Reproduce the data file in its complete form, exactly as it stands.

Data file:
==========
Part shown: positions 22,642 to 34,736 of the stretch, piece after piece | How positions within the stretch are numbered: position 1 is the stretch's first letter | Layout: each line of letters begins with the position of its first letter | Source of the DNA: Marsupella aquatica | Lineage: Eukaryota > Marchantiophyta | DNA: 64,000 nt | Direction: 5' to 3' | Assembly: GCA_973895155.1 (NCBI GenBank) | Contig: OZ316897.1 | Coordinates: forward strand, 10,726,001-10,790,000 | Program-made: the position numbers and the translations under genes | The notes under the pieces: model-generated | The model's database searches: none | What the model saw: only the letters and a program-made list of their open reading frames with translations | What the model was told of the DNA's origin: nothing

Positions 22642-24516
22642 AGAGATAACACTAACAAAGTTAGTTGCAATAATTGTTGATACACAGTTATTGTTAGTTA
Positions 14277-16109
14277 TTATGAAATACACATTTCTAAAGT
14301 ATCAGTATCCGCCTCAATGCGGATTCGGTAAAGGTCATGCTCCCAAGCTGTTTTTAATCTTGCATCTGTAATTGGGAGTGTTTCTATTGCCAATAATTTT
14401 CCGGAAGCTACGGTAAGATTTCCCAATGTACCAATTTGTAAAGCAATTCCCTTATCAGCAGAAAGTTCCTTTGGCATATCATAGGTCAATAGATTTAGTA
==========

Part shown: positions 22,642 to 34,736 of the stretch, piece after piece | How positions within the stretch are numbered: position 1 is the stretch's first letter | Layout: each line of letters begins with the position of its first letter | Source of the DNA: Marsupella aquatica | Lineage: Eukaryota > Marchantiophyta | DNA: 64,000 nt | Direction: 5' to 3' | Assembly: GCA_973895155.1 (NCBI GenBank) | Contig: OZ316897.1 | Coordinates: forward strand, 10,726,001-10,790,000 | Program-made: the position numbers and the translations under genes | The notes under the pieces: model-generated | The model's database searches: none | What the model saw: only the letters and a program-made list of their open reading frames with translations | What the model was told of the DNA's origin: nothing

Positions 22642-24516
22642 AGAGATAACACTAACAAAGTTAGTTGCAATAATTGTTGATACACAGTTATTGTTAGTTA
Positions 14277-16109
14277 TTATGAAATACACATTTCTAAAGT
14301 ATCAGTATCCGCCTCAATGCGGATTCGGTAAAGGTCATGCTCCCAAGCTGTTTTTAATCTTGCATCTGTAATTGGGAGTGTTTCTATTGCCAATAATTTT
14401 CCGGAAGCTACGGTAAGATTTCCCAATGTACCAATTTGTAAAGCAATTCCCTTATCAGCAGAAAGTTCCTTTGGCATATCATAGGTCAATAGATTTAGTA